The second annual lecture (on 18 November 2015) was given by Dr Toivo Pilli, who is on staff at the International Baptist Theological Study Centre in Amsterdam. His subject was ‘Anabaptists, the Bible and Discipleship’. You can listen to his lecture here.
The third annual lecture (on 22 November 2016) was given by Dr Mary Raber, a Mennonite mission worker in Ukraine. Her subject was ‘Recovering Compassion: Post-Soviet Insights for Anabaptists.’ A recording of her lecture is available on request.
The fourth annual lecture (on 21 November 2017) was given by Dr Ian Randall, a Baptist historian. His subject was ‘A Peace Witness under Pressure: The Bruderhof Community in England, 1936-1942.’ Notes of his lecture are available on request.
The fifth annual lecture (on Tuesday 12 February 2019) was given by Dr Lina Toth, who is on staff at the Scottish Baptist College. Her subject was be: ‘Singleness and Marriage: lessons from Jesus and the Anabaptists’.
The sixth annual lecture (on Wednesday 25 November) was given by Neal Blough, retiring director of the Paris Mennonite Centre. His subject was ‘What and how can we learn from Anabaptist history? The example of Pilgram Marpeck.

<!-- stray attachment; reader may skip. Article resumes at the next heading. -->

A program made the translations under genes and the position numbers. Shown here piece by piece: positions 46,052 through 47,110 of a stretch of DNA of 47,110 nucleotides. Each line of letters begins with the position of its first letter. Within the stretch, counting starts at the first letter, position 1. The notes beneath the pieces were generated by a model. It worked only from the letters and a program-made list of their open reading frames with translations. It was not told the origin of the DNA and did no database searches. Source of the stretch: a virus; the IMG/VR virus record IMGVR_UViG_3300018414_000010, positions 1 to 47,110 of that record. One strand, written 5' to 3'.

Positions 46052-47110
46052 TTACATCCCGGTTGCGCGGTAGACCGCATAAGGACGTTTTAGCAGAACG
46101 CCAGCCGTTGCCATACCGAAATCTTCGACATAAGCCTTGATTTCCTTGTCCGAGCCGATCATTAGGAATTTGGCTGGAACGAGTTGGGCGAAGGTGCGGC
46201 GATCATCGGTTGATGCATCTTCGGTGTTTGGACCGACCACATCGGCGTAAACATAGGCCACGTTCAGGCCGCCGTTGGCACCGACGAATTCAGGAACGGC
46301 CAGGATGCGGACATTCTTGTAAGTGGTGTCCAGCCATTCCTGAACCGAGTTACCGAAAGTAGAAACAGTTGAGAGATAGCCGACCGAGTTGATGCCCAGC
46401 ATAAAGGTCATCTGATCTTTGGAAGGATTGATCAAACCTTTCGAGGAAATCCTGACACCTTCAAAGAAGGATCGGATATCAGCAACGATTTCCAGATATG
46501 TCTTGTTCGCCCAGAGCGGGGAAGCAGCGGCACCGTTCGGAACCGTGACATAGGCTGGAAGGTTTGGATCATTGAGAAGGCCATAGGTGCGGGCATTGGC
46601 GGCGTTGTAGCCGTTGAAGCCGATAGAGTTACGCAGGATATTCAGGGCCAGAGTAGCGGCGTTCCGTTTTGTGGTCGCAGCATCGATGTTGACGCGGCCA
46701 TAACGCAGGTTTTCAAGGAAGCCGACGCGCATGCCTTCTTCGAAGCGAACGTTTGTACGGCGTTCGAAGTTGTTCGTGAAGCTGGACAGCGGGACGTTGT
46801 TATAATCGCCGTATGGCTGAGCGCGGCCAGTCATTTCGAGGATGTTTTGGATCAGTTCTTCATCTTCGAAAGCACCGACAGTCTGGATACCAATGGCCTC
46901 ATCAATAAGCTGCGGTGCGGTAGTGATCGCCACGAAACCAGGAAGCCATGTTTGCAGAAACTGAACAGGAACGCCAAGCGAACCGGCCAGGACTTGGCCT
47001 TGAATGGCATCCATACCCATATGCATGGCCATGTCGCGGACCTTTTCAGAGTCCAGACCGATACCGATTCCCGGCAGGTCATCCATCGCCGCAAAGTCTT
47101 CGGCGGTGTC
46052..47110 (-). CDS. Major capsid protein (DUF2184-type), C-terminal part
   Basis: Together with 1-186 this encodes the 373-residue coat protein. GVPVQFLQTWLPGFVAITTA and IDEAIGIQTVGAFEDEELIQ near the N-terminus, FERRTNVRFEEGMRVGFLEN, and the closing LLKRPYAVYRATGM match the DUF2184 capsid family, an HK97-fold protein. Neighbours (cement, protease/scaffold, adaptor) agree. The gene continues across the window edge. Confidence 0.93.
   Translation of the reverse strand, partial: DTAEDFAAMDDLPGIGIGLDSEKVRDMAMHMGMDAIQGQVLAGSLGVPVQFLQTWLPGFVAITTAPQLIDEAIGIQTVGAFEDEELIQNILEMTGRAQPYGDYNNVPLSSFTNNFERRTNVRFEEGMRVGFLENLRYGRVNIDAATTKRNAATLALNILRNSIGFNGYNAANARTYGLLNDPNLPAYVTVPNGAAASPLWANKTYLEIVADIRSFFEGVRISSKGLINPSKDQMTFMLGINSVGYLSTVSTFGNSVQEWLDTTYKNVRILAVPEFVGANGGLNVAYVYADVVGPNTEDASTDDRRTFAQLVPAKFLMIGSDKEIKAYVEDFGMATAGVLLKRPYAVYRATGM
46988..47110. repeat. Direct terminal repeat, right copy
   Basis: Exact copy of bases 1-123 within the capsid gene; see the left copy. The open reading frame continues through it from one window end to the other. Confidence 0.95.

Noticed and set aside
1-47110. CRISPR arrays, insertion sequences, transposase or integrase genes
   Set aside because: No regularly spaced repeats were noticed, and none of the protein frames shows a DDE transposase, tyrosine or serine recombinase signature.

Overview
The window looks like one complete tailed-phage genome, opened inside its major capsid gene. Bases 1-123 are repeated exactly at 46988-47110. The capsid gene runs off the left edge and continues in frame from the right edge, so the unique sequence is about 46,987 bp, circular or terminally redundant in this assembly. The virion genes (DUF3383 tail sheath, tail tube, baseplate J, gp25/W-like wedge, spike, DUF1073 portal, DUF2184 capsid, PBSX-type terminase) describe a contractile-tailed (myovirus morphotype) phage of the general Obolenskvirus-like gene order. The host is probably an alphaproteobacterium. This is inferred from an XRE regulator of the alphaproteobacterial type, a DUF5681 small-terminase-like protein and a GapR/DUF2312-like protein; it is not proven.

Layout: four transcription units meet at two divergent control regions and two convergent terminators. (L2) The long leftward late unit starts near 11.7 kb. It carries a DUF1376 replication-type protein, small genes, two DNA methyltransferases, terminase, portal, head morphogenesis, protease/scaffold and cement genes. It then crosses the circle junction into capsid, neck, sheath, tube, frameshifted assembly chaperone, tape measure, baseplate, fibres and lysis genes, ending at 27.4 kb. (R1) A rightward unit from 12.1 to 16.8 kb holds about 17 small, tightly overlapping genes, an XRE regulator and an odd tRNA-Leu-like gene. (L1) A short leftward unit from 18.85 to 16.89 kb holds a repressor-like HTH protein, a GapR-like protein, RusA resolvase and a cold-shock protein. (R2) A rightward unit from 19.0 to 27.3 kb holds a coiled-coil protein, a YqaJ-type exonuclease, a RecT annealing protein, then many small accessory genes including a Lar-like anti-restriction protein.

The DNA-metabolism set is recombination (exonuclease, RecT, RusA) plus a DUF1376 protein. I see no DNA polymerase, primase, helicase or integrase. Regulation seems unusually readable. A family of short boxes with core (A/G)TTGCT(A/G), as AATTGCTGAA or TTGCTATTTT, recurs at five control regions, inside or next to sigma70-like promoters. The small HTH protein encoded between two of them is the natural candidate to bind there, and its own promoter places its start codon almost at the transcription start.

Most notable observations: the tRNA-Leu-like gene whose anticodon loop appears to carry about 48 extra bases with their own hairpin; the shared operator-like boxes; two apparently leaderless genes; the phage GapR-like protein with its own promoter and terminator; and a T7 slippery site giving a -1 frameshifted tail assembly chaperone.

The Centre for Anabaptist Studies offers six MA modules:
- Anabaptist Origins and Distinctives
- Anabaptist Ecclesiology and Missiology
- Anabaptist Ethics and Hermeneutics
- Pilgram Marpeck
- Advanced Study of a Theological Text
- Biblical and Practical Peacemaking
Alongside these there is a module on research methodology and students will also be expected to write a dissertation on an Anabaptist topic. The MA can be taken over 1, 2 or 3 years. A Postgraduate Diploma is also be available, consisting of the taught elements of the MA without the dissertation, and a Postgraduate Certificate, consisting of three modules. In addition, any of the modules can simply be audited (studied for interest) or can be studied as a ‘taster module’ by those considering further study.